Plants do best when you fertilize them. You can use the "12 different seachem products" but most of the people really into planted system use dry fertilizers. This can be a fairly complex subject because there are quite a few ways to administer fertilizers. Here is a link (offsite) to one place that sells a lot of dry ferts, and they have a lot of background information on the subject. https://aquariumfertilizer.com/
DaveK is offline  
post #5 of 6 (permalink) Old 01-25-2019, 09:16 PM Thread Starter
Newbie
 
PTrader: (0/0%)
Join Date: May 2013
Location: South Jersey
Posts: 3
Quote:
Originally Posted by DaveK View Post
With lighting on a planted tank, start with the 2 bulb T5 fixture or the LED fixture. Generally I prefer LED lighting, but if you have a fixture geared to reef keeping, it may have way too much blue in the spectrum. However, if you have a fixture where you can easily adjust the spectrum, you can dial the blue way back.

You want a whole lot less light for a planted tank compared to a reef. Two T5 bulbs on a reef would be considered really poor lighting for corals and so on. It would be considered about right for a medium light planted tank.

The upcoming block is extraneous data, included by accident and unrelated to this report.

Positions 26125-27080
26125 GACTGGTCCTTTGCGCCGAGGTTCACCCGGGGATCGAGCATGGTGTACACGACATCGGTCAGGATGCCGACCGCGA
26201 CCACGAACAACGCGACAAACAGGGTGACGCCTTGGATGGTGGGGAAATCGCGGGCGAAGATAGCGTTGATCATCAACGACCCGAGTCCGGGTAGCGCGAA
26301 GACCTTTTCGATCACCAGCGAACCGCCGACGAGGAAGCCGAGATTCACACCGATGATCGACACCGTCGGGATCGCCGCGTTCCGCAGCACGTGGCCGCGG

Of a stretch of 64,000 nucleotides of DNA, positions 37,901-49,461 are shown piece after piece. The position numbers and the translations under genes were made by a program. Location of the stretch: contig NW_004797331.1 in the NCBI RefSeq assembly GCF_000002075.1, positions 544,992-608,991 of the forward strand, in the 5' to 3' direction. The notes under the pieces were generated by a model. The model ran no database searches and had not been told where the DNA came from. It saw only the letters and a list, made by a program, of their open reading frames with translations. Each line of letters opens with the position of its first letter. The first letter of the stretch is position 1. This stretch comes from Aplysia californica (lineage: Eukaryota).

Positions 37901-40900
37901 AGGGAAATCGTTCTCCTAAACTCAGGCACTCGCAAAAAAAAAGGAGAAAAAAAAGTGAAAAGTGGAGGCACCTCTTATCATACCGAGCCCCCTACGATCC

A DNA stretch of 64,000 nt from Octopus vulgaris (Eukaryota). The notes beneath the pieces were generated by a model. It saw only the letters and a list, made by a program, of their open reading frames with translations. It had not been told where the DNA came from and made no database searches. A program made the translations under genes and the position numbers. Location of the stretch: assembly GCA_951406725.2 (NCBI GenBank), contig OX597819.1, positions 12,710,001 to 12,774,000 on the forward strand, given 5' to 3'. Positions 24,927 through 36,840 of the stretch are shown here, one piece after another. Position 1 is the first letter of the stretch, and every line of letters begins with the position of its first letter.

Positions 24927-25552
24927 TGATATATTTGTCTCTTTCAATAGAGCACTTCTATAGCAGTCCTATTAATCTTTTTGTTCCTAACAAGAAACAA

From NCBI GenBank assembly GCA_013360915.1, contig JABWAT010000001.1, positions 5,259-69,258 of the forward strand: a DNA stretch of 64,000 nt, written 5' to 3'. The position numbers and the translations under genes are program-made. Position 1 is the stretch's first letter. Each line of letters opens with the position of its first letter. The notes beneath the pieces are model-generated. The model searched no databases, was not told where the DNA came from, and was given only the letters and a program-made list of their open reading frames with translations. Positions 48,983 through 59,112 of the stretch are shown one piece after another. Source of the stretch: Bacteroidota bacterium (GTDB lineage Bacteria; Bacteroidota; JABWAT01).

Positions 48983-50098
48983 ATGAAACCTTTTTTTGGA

Note how "simple and easy" the subject of lighting is (grin).

For plants that grow easily in these conditions and are generally available consider java fern, java moss, anubias (smaller types like nana preffered), cryptocorynes ane all good. Most of the stem plants can also be used and they grow quickly.

Plants do best when you fertilize them. You can use the "12 different seachem products" but most of the people really into planted system use dry fertilizers. This can be a fairly complex subject because there are quite a few ways to administer fertilizers. Here is a link (offsite) to one place that sells a lot of dry ferts, and they have a lot of background information on the subject. https://aquariumfertilizer.com/
Thanks so much for taking the time to give me some info and get me closer to being on my way. Got some planning ahead of me and then build time!
RyOcz is offline  
post #6 of 6 (permalink) Old 01-26-2019, 01:13 AM
Planted Tank Guru
 
PlantedRich's Avatar
 
PTrader: (2/100%)
Join Date: Jul 2010
Location: United States
Posts: 12,035
I was in Africans when moving into plants and I have a far different view than many on what it takes to grow plants. One is the idea that plants need soft or acidic, or any "special" water. A quick look around the world will show plants grow in almost all the water of all the types, so I come down to the thought that some plants like soft acidic while some like hard alkaline! Plants in both Texas and Florida grow in water coming straight out of the limestone, so I first decide what water I have (mine is hard/alkaline) and go the easy route by first trying the plants which like what I give them. The folly may have started due to the vast amount of written info coming primarily from both coasts where water does tend to be soft and acidic. So the folks who wrote the books had trouble when they tried working with hard alkaline water as they were not ready to adapt, perhaps?